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Challenger & Charger to get Maserati Ghilbi platform in 2021

Discussion in 'Rumors and Speculation' started by Fast Eddie, Oct 18, 2017.

  1. 77 Monaco Brougham

    77 Monaco Brougham Active Member

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    Thanks for the clarification. It sounds like what you're saying is that these are going to be developed simultaneously instead of in sequence.

    The idea of parallel development has me feeling a whole lot better.

    You do realize a few of us out there are still suffering the lingering effects of P D T S D :p:D
    P ost
    D aimler
    T raumatic
    S tress
    D isorder
     
    superduckie5000, dakrt99 and GasAxe like this.
  2. Deckard_Cain

    Deckard_Cain Active Member

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    Oh please please please, keep the 300!!
    It's such an iconic vehicle. Even if Chrysler just starts selling "people moving" SUVs and minivans, a flagship full-size sedan would still allow them to keep a position in traditional car segments with a flagship.
    Strategically, if the market shifts from SUVs to cars again, Chrysler would have a halo full size sedan as a basis for styling, and engineering to make new mid-size and full size sedans.
    Plus it would make sense financially because with the contraction of the full-size sedan market, having a new 300/Charger duo would probably make enough volume to justify the continued presence in this segment. In which, again, FCA is the leader!!!

    Who the hell is the responsible for strategy at FCA?

    And this is why when you start launching products in a brand new platform already adapted for the future you start with premium/luxury brands that guarantee high margins on their product as well.

    And if we were talking about hand me down platforms then poor Cherokee, 500X/Renegade, and Tipo since they're based on developments of platforms from 10 or more years ago.
     
  3. TripleT

    Level III Supporter

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    there can be multiple bottle necks one being Capital, Tooling capacity, FEA time, and certainly in FCA people and project managers. Regardless each iteration makes the successive iteration better not worse. If Dodge is 3rd in line it would benefit from that order not suffer. Only us who are anxious for new product suffer. But of the vehicles that need attention people seem to like the current cars so there is no rush.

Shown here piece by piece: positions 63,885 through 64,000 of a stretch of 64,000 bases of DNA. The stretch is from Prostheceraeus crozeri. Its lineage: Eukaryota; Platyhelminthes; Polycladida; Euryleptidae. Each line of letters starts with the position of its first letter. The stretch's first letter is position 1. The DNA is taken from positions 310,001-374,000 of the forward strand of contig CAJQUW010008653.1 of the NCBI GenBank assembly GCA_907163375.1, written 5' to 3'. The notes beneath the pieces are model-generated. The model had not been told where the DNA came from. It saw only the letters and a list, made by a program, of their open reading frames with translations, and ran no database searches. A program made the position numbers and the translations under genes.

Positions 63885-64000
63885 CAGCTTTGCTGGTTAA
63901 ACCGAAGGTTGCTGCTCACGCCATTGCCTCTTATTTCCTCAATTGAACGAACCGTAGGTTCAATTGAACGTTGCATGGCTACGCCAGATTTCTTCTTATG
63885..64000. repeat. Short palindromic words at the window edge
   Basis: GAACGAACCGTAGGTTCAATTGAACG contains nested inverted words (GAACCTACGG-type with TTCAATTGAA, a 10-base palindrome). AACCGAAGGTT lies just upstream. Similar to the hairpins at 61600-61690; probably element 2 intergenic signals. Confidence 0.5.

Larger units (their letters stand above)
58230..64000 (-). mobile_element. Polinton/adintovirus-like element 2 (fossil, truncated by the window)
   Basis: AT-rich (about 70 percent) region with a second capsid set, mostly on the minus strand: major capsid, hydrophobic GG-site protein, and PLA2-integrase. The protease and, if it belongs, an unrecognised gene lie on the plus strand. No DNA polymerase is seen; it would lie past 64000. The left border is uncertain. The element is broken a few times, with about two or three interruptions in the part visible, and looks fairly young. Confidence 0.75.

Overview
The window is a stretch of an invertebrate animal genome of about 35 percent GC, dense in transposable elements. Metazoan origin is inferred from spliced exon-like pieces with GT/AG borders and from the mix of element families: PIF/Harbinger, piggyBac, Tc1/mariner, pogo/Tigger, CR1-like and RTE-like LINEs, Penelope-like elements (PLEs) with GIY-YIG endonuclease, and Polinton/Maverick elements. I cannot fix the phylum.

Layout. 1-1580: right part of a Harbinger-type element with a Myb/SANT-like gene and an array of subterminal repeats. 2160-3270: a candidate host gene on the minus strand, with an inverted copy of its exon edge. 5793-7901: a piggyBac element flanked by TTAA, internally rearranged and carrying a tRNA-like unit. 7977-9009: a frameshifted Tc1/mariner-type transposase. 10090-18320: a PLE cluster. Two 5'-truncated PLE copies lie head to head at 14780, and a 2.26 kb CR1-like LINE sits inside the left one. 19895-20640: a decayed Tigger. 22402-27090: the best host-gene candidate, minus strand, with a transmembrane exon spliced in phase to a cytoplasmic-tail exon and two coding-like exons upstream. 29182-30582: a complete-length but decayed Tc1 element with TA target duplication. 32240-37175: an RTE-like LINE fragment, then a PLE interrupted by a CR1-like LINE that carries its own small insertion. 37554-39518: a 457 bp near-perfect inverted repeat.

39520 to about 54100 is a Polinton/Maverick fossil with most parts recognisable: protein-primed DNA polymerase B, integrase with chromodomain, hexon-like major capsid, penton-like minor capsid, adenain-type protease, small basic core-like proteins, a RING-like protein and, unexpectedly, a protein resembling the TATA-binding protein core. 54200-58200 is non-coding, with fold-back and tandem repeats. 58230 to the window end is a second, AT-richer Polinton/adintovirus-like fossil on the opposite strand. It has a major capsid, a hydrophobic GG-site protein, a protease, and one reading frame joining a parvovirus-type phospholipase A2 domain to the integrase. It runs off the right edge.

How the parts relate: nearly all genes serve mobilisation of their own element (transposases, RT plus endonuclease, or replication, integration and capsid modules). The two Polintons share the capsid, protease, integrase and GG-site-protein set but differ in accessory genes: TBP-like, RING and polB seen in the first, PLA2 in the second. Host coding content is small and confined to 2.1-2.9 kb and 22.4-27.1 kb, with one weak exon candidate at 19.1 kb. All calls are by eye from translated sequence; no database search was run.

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  4. Hemidakota

    Hemidakota Active Member

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    How far off is the design in comparison with the latest gen?
     
  5. Hemidakota

    Hemidakota Active Member

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    If the 300 is dead, I am moving to another brand. Sad to say, I still love the simplicity of the functionality of components and the Ralph's design cues.
     
    #25 Hemidakota, Oct 20, 2017
    Last edited: Oct 20, 2017
  6. redriderbob

    redriderbob Mopar Guru!
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    Quite a bit different
     
  7. redriderbob

    redriderbob Mopar Guru!
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    Ralph never designed the car, he brought it to production. But the original 300 designer was Robert Hubbach, the guy behind the Viper GTS Coupe. He retired from Chrysler and Ralph was tasked to bring it to production.

    19c791bfb0370ea28041d682d9c37620.jpg
    Hubbach's original sketch

    b2776dca50a79475619c3a2684dca30b--nassau-chrysler-.jpg
    Nassau internal design concept... Ralph was tasked to bring it to production.

    1241a4c75108e3e74595bac5b91258d5.jpg
    Hubbach's GTS/R sketch
     
  8. redriderbob

    redriderbob Mopar Guru!
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    The future of 300 depends on production capacity, up to four vehicles might be ran out of Brampton.
     
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  9. Hemidakota

    Hemidakota Active Member